These articles contain both up to date information that we think is important to every business together with some of our observations about running and managing businesses gleaned over more than 30 years of running many successful small businesses.

We hope you enjoy them and that they may raise new thoughts for you to ponder upon and perhaps improve your business and it's processes. 

Can using KPIs help your business?

posted 3 May 2012, 17:15 by Leighton Hill   [ updated 9 May 2012, 00:00 ]

The buzzword "KPI" has been around for some time but I hear it more and more on the lips of young business managers these days. I suspect that as with many concepts that obtain the buzzword status, the original concept behind the buzzword has been lost and the word takes on a special context all of its own: people use the word but don't know how to utilise the concept.

This may be the case with KPIs. Many businesses are not employing the concept correctly and are trying to manage too many KPIs at any one time. As a result the management become more focused on the process than outcome they are trying too achieve.

KPI stands for key performance indicator. In this context the word key is used to mean a crucial step or requirement. That suggests that the performance measure is crucial not "nice to have", just "important" or a "guideline". I have seen job descriptions that contain a multitude of KPIs. I doubt very much that all of them referred to a performance measure that was crucial or that the employee was able to meet all of their KPIs all of the time.

I think it far better that there are only a very small number of KPIs set. It may be more productive to focus only on one KPI at a time rather than many KPIs. Only when the performance being measured reaches a satisfactory level and has become part of the business DNA should the focus move to another KPI. 

To be effective the KPI needs to be measured frequently, hourly, daily or weekly depending on the rhythm or nature of the business. This would prove difficult or impossible if too many KPIs are being monitored at any one time.

The KPI needs to be acted upon by someone with the appropriate authority, the CEO or a senior manager. Without the appropriate authority taking action it is a waste of time making the measurement and again, this would be difficult with too many KPIs.

Each KPI must have a significant impact on the organisation and affect more than one Balanced Scorecard perspective. It must encourage appropriate action that has a positive impact on performance.

So, yes, using KPIs can help your business but use them carefully. Don't over do it: don't focus on too many at any one time. Remember that what is being measured has to be a key feature of your business at that stage in it's development.  

To find out more contact us for a no-obligation free one hour consultation.

Is your company paying its superannuation guarantee liabilities on time?

posted 25 Apr 2012, 22:08 by Leighton Hill   [ updated 25 Apr 2012, 23:05 ]

Legal issues
Many SMEs do not pay sufficient attention to the need to carefully manage their superannuation liabilities.

Every time an employee is paid, unless their gross pay falls below the superannuation threshold (currently $ per week) the company must put aside an amount equivalent of 9% of the employee's gross pay as the company's contribution to their superannuation.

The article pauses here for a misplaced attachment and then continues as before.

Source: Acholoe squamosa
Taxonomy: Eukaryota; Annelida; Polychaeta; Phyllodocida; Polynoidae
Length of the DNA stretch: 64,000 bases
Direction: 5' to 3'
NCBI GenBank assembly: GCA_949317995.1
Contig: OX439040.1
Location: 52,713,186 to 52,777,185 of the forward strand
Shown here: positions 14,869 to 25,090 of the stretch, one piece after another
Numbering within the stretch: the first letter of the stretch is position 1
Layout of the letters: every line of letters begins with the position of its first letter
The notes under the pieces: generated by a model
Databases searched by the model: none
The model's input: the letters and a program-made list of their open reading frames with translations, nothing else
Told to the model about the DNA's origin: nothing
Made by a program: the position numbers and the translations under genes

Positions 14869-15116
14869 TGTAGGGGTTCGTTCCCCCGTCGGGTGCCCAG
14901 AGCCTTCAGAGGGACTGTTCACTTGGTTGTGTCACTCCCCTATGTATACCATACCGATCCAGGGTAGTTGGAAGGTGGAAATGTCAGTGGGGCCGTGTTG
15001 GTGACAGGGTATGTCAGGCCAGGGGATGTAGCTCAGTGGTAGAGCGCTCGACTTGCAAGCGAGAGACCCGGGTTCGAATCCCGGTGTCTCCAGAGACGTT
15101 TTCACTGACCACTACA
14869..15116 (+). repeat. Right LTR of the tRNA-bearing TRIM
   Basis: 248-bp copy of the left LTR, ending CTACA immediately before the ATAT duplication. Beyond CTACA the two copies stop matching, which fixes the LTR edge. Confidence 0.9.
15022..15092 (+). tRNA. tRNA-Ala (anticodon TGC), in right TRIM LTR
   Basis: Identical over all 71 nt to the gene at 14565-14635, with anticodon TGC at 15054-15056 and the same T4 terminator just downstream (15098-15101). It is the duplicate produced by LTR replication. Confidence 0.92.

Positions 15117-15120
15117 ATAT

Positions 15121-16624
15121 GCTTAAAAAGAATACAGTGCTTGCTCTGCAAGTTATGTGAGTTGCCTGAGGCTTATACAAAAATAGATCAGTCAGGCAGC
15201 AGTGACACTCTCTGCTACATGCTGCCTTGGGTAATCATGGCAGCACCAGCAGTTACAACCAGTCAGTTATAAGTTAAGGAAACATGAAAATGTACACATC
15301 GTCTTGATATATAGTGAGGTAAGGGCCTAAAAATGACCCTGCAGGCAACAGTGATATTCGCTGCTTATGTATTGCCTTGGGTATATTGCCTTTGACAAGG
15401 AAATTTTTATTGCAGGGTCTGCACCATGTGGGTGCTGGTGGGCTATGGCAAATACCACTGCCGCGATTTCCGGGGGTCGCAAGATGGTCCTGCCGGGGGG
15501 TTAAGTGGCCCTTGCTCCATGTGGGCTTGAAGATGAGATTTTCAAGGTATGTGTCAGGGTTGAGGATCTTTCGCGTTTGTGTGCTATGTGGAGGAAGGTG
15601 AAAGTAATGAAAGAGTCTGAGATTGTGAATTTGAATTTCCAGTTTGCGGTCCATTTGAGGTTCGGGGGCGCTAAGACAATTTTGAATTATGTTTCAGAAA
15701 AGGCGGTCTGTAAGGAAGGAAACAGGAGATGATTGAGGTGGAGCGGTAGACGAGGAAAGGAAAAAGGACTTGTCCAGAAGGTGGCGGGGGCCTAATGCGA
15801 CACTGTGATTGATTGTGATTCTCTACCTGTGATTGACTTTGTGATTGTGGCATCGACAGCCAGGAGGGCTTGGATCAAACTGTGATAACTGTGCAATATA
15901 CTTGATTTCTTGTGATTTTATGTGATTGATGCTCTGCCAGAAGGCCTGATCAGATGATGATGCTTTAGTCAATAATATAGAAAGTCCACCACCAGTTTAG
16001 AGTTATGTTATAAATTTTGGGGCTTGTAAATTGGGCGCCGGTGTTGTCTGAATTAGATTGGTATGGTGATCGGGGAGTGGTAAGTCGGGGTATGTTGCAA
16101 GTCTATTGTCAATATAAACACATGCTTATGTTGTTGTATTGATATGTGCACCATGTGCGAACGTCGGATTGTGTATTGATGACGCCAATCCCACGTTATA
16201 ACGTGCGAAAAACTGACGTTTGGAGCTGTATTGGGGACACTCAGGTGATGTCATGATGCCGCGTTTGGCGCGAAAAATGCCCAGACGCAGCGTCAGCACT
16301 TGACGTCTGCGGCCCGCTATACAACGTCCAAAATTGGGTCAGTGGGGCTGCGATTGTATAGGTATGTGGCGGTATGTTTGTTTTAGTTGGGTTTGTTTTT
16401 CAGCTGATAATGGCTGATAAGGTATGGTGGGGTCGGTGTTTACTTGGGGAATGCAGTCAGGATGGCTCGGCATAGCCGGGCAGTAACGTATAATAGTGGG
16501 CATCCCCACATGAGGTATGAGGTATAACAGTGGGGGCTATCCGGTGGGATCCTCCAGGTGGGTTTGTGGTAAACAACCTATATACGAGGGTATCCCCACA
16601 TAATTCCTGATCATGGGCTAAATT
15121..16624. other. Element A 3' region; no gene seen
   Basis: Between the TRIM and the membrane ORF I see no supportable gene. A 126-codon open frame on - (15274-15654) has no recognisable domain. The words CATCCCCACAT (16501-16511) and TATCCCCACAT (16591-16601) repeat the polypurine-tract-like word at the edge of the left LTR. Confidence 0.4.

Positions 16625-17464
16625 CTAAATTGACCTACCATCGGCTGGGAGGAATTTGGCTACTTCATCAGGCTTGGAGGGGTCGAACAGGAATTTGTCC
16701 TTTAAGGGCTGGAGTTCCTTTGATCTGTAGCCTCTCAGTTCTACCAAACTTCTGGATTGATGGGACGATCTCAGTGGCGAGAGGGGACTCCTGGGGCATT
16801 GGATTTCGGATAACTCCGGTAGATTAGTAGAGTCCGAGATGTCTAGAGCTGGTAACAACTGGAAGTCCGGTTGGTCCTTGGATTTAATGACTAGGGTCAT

Depending on the size of the company's payroll, these contributions must be paid over to the employee's chosen superannuation fund from time to time. It may be monthly or quarterly.

If the company has tight cashflow they may be tempted to put off paying over the contributions, opting to use what cash is available to by stock or pay other creditors.

For many years companies that do this have got away with little or no penalty. But now things are about to change.

The Government has released draft legislation which affects all company directors and intend to introduce the amendments in the winter 2012 sittings of Parliament.

The changes are to the penalty regime in the tax law and the proposed amendments involve:

  1. Making directors personally liable for their company's unpaid superannuation guarantee amounts;

  2. Stopping directors attempting to discharge their director penalties by placing their company into administration or liquidation when unpaid Pay-As-You-Go (PAYG) withholding or superannuation guarantee remains unpaid three months after its due date; and

  3. In some instances, making directors and their associates liable to PAYG withholding non-compliance tax where the company has failed to pay amounts withheld to the Tax Commissioner.

To avoid getting caught each business should have procedures in place to ensure that superannuation liabilities are properly accrued and that their will be sufficient cash available when payment is due.

To find out more contact us for a no-obligation free one hour consultation.

Save money in your business with cloud technology.

posted 2 Feb 2012, 08:27 by Leighton Hill   [ updated 3 May 2012, 17:46 ]

Cloud computing
Using cloud techology can save your business money and make it more efficient.

You've probably seen articles about this latest development in computing technology "cloud computing" and may be wondered how it may be of use in your business.

As with all new technological developments, the technology starts with and idea, becomes a reality by being adopted by "early adopters" and eventually becomes mainstream.